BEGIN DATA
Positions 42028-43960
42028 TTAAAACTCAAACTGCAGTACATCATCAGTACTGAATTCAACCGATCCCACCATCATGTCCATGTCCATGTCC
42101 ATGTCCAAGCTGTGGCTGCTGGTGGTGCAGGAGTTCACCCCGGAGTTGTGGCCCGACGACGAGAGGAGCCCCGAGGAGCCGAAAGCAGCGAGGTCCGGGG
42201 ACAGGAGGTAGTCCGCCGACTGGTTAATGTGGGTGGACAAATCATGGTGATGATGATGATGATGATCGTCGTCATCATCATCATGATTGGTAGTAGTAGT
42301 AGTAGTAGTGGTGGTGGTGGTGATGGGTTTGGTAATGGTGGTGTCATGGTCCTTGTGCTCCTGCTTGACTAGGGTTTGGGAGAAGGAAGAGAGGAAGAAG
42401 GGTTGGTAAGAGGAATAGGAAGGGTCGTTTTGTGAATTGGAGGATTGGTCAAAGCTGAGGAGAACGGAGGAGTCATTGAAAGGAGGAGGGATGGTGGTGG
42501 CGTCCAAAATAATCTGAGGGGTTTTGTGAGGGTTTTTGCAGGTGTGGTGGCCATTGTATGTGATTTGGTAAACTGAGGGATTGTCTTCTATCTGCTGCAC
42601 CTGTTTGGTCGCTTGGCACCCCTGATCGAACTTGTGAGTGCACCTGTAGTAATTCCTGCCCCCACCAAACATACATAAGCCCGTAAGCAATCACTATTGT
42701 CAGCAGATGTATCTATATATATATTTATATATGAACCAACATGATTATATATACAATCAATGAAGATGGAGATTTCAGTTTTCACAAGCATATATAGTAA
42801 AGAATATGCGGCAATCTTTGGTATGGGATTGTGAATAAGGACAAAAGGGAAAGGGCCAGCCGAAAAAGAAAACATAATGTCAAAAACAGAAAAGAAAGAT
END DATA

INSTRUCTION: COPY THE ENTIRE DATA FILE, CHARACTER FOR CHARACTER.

Positions 42028-43960
42028 TTAAAACTCAAACTGCAGTACATCATCAGTACTGAATTCAACCGATCCCACCATCATGTCCATGTCCATGTCC
42101 ATGTCCAAGCTGTGGCTGCTGGTGGTGCAGGAGTTCACCCCGGAGTTGTGGCCCGACGACGAGAGGAGCCCCGAGGAGCCGAAAGCAGCGAGGTCCGGGG
42201 ACAGGAGGTAGTCCGCCGACTGGTTAATGTGGGTGGACAAATCATGGTGATGATGATGATGATGATCGTCGTCATCATCATCATGATTGGTAGTAGTAGT
42301 AGTAGTAGTGGTGGTGGTGGTGATGGGTTTGGTAATGGTGGTGTCATGGTCCTTGTGCTCCTGCTTGACTAGGGTTTGGGAGAAGGAAGAGAGGAAGAAG
42401 GGTTGGTAAGAGGAATAGGAAGGGTCGTTTTGTGAATTGGAGGATTGGTCAAAGCTGAGGAGAACGGAGGAGTCATTGAAAGGAGGAGGGATGGTGGTGG
42501 CGTCCAAAATAATCTGAGGGGTTTTGTGAGGGTTTTTGCAGGTGTGGTGGCCATTGTATGTGATTTGGTAAACTGAGGGATTGTCTTCTATCTGCTGCAC
42601 CTGTTTGGTCGCTTGGCACCCCTGATCGAACTTGTGAGTGCACCTGTAGTAATTCCTGCCCCCACCAAACATACATAAGCCCGTAAGCAATCACTATTGT
42701 CAGCAGATGTATCTATATATATATTTATATATGAACCAACATGATTATATATACAATCAATGAAGATGGAGATTTCAGTTTTCACAAGCATATATAGTAA
42801 AGAATATGCGGCAATCTTTGGTATGGGATTGTGAATAAGGACAAAAGGGAAAGGGCCAGCCGAAAAAGAAAACATAATGTCAAAAACAGAAAAGAAAGAT